– a place of higher vibrations, a “holy mountain”, where the sincere seeker can variously: see angels, learn secret mysteries, have epiphanies, experience enlightenment, power-up their crystals, clean their auras, etc., etc., etc.;

– a center of the “Great White Brotherhood” (already mentioned);

– a place for climbing, hunting, snow-skiing, photography, etc. – mostly for the merely earthly, more prosaic, less “spiritually-evolved” people who live in the small towns and area around the mountain.

For many of the “new agers” and “spiritual seekers and teachers” who live or pilgrimage to Mt. Shasta in the late twentieth century, it is rather harsh, uninspiring, and sometimes even offensive, to call it a mere snow-covered, extinct volcano with lenticular cloud formations. It is certainly unpopular to critically challenge the “spiritual myths” of the mountain. Which is also to say that the bases of these beliefs, these recent “myths”, are more in hopes and dreams, than in knowledge and experience. They are simply believed.

“Channeled” Evening News With The Master Jesus?

Mt. Shasta is indeed a special, beautiful place to visit and view. But if one is not so fortunate as to feel the vibes, see the space crafts inside of the clouds, meet “great white brothers”, or etc., etc., there are plenty of other “spiritual activities” surrounding the mountain. One can occupy oneself in the small town of Mt. Shasta City (population ca. 5000 – the “spiritual community” has called it “the City of Light") by going, for example, to hear the latest, “channeled” (cosmic, human and personal) weekly news from Jesus, the Mother Mary, St. Germain, or other assorted “ascended masters” old and new, of East and West, known and unknown. One could – as the regular, public notice in the local “natural foods store” there stated – go and hear counsel at the home of one of the local “channelers” directly from the “Ascended Master” Jesus, on Thursdays at 6:00 in the evening.

Normally such a visit at this time (6:00 p.m.) would preclude watching the Thursday evening (earthly) television news (in this small mountain community). But now that there are round-the-clock satellite TV news broadcasts, those who have satellite dishes could theoretically get the “spiritual news”, and then return home for the later TV’s evening, earthly news. The “channeling” – of whichever “ascended master” is presumably available, or requested, or on duty that evening – via one of the town’s many immigrated, spiritual “channelers”, is usually “free-of-charge” – though it is, of course, clearly karmically-correct to leave some small “love donation” (as they call it) of money in the basket, by the candle, on the table near the door. (The word “channeling” – deriving from canal, and here meaning “medium of transmission or communication, means, agency” – is determined to have been used for the first time, in this sense, in sermons by Bishop Latimer in 1537. But it is absolutely safe to assume that 99.9% of Mt. Shasta’s, California’s and America’s “channelers” are completely unaware of this.)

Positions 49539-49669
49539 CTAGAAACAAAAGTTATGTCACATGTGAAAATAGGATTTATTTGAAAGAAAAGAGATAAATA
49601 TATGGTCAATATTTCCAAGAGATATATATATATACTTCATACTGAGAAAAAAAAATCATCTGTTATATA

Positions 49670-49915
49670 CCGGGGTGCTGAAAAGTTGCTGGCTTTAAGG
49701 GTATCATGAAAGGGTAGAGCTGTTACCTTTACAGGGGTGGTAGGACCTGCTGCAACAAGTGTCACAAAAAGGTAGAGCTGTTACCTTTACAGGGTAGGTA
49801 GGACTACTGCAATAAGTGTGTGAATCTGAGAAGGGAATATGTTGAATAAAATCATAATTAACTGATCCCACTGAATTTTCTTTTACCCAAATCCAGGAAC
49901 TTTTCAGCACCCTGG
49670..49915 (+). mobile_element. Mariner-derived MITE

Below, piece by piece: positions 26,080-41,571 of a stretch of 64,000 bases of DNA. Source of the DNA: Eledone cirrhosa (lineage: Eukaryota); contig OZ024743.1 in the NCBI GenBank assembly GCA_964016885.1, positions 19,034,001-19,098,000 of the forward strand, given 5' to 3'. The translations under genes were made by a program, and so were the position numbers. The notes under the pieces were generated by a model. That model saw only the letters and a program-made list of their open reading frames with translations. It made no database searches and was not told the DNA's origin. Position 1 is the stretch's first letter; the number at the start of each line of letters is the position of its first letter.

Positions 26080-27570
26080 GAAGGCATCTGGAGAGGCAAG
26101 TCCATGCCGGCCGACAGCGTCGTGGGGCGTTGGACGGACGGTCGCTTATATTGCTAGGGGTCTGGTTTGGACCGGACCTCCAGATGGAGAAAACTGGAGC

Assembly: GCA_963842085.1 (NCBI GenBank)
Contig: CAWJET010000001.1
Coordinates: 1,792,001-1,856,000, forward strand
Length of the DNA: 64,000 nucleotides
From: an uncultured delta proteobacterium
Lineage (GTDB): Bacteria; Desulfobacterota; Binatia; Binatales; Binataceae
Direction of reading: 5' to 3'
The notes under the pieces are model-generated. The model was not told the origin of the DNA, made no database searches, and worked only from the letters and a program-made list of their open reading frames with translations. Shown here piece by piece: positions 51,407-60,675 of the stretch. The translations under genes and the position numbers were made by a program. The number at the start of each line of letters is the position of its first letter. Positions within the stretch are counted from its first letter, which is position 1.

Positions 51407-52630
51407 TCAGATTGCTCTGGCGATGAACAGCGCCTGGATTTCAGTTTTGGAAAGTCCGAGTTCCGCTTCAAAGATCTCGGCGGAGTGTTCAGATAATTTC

There are also “hot springs” nearby where one can go for baths, massages and meditations, and “spiritual” book stores, cafes, and a variety of periodic conferences and communities of various religions, spiritual groups, gurus and teachers from various parts of the world. When I was last there, some new Tibetan master was the latest event in the “spiritual community” – but discrimination is not a popular characteristic in a place which tends to believe almost anything “spiritual” (or at least someone there will believe most any idea or notion).

Now, of course, in contrast to religious wars and persecution, this is a good and healthy situation: liberal, democratic spirituality – cosmological liberalism, or democratic cosmology. But in regards to having a serious, coherent and communicating community, it is amazing how little concern and worry many people give to the enormous diversity of beliefs there – many of which are vague and general enough not to conflict even in ideas, but some of which contradict each other completely. What one does not find is deeply-learned, broadly-educated people readily holding such beliefs. A “new age” reading list I once picked up in California had a about 100 titles of essential and fundamental books to read. Only three of the books listed were older than 1960, one being from the nineteenth century. The titles, books and authors were all recent – from Californian and American “spirituality”, ideas, ideals, authors, etc. As if history began with the hippies in the sixties, this recommended reading list showed the ahistoria and ignorance at the foundation of much “new age” beliefs. To be well-read in “new age” wisdom and spirituality, it was imagined more important to be well-read in middle-class American spiritual teachers, than in – to pick just a few examples: Plato, Origen, St. Augustine, St. Thomas Aquinas, Dante, Hus, Goethe, Emerson, Dostoyevsky, Solovyov, et al. Indeed, this symptomatic reading list was indicative of its relationship to the substance and depth of the intellectual and spiritual history of Western Man by all that it lacked. But, of course, in such ignorance and naiveté, it is much easier to proclaim a “new age” of mankind. (This author has been able to trace the expression “new age” (novum anum) back at least to the 12th century in Europe – which knowledge does not burden the “new agers” of California or elsewhere.)

Part II

The Televised Angel?